That is to note just three authors.

But in today’s “reading culture” those books above and so many similar works are sadly apparently NOT what most readers seem to think of when historical romantic fiction is mentioned to them. The genre unfortunately has long suffered from a real PR problem. The word “romance” immediately conjures up in the minds of lots of – if not most – people images of, uh, lots of dresses falling off:

[Screen capture of Google search: “Historical romance novels covers.” November 20, 2019.]
And those books also sell lots – so lots of someones are obviously reading them even while possibly not taking them seriously.

I have often felt quite by myself and adrift on an ocean of fantasy, sci-fi, horror, crime, and so many other genres… and beset by the poor image of historical romantic fiction. Recently, though, I had seen on Twitter an author of historical fiction – in her profile she notes “historical fiction” and her Twitter handle is followed by the word “Author” – several times retweeted into my new timeline. The sort of historical writing she was tweeting about seemed much in line with my thinking, so I considered giving her a follow.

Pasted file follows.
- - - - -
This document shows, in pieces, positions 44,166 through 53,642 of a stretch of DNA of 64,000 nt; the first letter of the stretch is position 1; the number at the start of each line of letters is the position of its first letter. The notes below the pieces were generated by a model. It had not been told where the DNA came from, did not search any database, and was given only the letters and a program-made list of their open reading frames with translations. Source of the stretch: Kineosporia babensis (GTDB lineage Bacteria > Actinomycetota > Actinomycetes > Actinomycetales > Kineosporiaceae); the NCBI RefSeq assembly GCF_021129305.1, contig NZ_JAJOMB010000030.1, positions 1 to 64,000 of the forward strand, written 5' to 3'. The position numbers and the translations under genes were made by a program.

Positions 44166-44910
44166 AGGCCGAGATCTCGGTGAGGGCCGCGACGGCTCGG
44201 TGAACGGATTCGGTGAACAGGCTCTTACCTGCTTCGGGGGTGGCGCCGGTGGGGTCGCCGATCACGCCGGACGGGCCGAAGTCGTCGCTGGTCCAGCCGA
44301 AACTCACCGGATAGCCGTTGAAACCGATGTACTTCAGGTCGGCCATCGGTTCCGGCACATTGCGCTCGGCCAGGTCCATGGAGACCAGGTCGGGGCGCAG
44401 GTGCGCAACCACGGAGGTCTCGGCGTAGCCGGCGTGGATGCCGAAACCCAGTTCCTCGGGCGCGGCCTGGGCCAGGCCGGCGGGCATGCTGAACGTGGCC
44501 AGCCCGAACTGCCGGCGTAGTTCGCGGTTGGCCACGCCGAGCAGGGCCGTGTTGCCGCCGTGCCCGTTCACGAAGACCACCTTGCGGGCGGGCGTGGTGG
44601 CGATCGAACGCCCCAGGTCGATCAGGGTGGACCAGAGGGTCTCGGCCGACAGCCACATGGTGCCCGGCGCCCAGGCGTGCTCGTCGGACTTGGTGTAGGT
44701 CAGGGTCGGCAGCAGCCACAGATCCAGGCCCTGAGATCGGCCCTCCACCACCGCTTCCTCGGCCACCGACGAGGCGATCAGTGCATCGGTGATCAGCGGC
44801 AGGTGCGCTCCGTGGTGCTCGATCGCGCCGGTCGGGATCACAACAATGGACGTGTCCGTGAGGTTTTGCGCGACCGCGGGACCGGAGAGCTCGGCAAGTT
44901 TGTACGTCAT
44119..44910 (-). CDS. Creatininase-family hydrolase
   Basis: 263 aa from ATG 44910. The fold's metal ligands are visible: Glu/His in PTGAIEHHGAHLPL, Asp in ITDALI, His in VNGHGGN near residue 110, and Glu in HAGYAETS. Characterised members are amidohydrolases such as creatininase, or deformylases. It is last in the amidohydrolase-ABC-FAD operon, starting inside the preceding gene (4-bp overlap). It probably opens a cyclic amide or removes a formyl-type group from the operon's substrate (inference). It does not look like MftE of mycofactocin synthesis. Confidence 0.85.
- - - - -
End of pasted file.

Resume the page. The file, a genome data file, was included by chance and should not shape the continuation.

I clicked over to her Twitter again yesterday and spotted that she had some 22,000 followers and had tweeted over 33,000 times! She was even BIGGER than I had thought! I noticed also that she seemed overflowing with authoring advice and social media suggestions. I decided given she has so many followers and was so clearly knowledgeable as an author, that I really needed to read at least a sample from one of her novels. I went over to Amazon and typed in her name and clicked…

…And. there. I. found. NOTHING.

I rechecked her Twitter thinking that maybe I misspelled her name. After I saw I had not, puzzled I scrolled down some and discovered that in a recent tweet she had shared a written interview she had just given to some blog. I clicked over to that interview, and not far into it when she is asked about her experiences since publishing her book